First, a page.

I'm aware of Mr. Sanders' time spent on a kibbutz in Israel. I'm of course aware that he is a fellow Jew (but that doesn't seem to be something he takes any note of). One of Sanders' best moments on Israel came during a townhall in VT during 2014's Gaza War. He told an obnoxious audience member (who was calling Hamas a humanitarian organization) to shut up and reminded the audience what a nightmare Hamas is on a daily basis for Israelis. This seems to be about the end of positive things I can say about Mr. Sanders in regard to his support for Israel. He frequently calls for less defense spending and aid for Israel. He supports the two state solution (see my previous entry for more on why that is a total fantasy) like many well intended but ignorant liberals. What is most disturbing to me from this perspective is his rank amateur understanding of the Middle East, its complexities and nuances (he demonstrates this level of ignorance for other international areas as well, but I'm focusing only on the Middle East). When recently questioned about how to fight ISIS Mr. Sanders suggested a Muslim coalition. Sounds good right? Well he intimated that Iran and Saudi Arabia should work together. Sure, maybe after they're done setting each others embassies on fire. He also stated in a recent interview that he will take Middle East analysis from the spineless hacks at JStreet. It is my conclusion that Mr. Sanders' plan for Middle East terrorism would clearly include even worse relations with Israel than John Kerry has now and's hard to come up with anything else as he doesn't give much more. I don't feel Mr. Sanders has any deep understanding of the complexities and statesmanship of dealing with the interests of several nations on an international stage. Considering he's been representing Vermont, a mostly white state with a paltry population of 626,000 people this isn't entirely surprising.
For any Democratic observer of Middle East politics, Hillary Clinton is not just the smart choice, she is the only choice. One cannot overstate the shameful lack of thought Mr. Sanders has put into this crucial area of consideration.
As I'm not a Republican I'm not going to make a recommendation on their side, but I don't find their general threats of nuking Syria until their sand glows appealing. If you're a Republican, I hope you'll read this and give Mrs. Clinton some serious consideration in this primary and if she gets the Democratic nomination in November.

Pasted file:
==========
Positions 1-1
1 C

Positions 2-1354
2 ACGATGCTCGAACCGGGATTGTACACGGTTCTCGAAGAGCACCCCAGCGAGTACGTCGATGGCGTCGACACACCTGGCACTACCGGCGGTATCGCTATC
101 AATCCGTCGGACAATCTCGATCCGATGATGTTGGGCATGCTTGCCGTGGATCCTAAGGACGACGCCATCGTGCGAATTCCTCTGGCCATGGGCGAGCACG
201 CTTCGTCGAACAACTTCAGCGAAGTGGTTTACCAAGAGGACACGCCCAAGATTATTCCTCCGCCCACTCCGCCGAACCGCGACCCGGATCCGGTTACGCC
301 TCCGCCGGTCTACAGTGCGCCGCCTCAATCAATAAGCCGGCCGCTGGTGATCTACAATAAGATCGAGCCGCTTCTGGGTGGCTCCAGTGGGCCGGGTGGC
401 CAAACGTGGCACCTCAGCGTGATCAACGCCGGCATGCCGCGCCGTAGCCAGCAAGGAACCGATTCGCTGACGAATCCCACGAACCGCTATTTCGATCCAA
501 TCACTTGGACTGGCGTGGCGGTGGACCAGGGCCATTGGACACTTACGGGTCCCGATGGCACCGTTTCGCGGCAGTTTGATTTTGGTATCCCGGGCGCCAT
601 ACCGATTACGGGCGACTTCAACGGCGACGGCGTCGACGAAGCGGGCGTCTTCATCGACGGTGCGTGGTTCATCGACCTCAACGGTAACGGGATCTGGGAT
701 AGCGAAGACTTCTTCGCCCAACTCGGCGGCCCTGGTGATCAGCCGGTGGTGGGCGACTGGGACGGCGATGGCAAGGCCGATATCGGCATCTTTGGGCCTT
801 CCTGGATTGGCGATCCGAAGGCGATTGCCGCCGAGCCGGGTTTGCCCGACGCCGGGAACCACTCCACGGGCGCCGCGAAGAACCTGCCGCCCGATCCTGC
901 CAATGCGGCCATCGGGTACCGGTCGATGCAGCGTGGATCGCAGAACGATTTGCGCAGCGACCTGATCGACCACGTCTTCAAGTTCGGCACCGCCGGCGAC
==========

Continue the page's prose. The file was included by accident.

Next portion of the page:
I'm going to go out on a final limb here. I sense in Mrs. Clinton the capacity to be a leader like Golda Meir. Strong, determined, extremely smart and also a big heart. I'm reminded of Golda's quote about when there were many sexual assaults in Israel and some politicians suggested a curfew for women and she responded that the men were the criminals, let them stay home. The State Department under Mrs. Clinton had the "Hillary Doctrine" which was essentially the directive to always include initiatives for women and girls in all dealings possible. I also think of her broken heart following the Munich Olympic massacre and her response to assassinate the terrorists. These are the kinds of heart and mind soul wrenching decisions a president has to make, that I feel Mr. Sanders is incapable of effectively making; those are the kinds of foot steps I can see Mrs. Clinton following in as president of the US.

PS- back to non partisan writing next time, I promise. Thanks for sticking around until the end.

Friday, January 15, 2016

Why the 2 State Solution doesn't make sense (right now)

Every time I find myself discussing Israel and the disputed territories a well intentioned person will usually chime in and say something about how the 2 state solution is the best chance at peace in the region. 
This stance is a popular one, and on its surface really does seem to be the most reasonable way to settle the decades (well several millenia) long conflict. It begs the question, well why not?
I begin, as I often do with a very important bit of context that is crucial always keep in mind when discussing Israel and her enemies. That is that the other side is simply not reasonable.
A former foreign minister from Israel once said that the Palestinians never miss an opportunity to miss an opportunity. Let's look at a few examples of this.
I'm going to start with 1948 and the UN partition. The original partition plan actually included an Arab state following the transition of power from the British Mandate. The Jews accepted this. The Arabs rejected this and the 1948-49 war for Israeli independence began. (As an aside, many opponents of Israel believe that America has always supplied Israel with weapons. This is not true. In fact the US had an arms embargo on the new Jewish state at the time of the Israeli war of independence. Check out a great documentary on Netflix by Nancy Spielberg called, "Above and Beyond." It's very good.)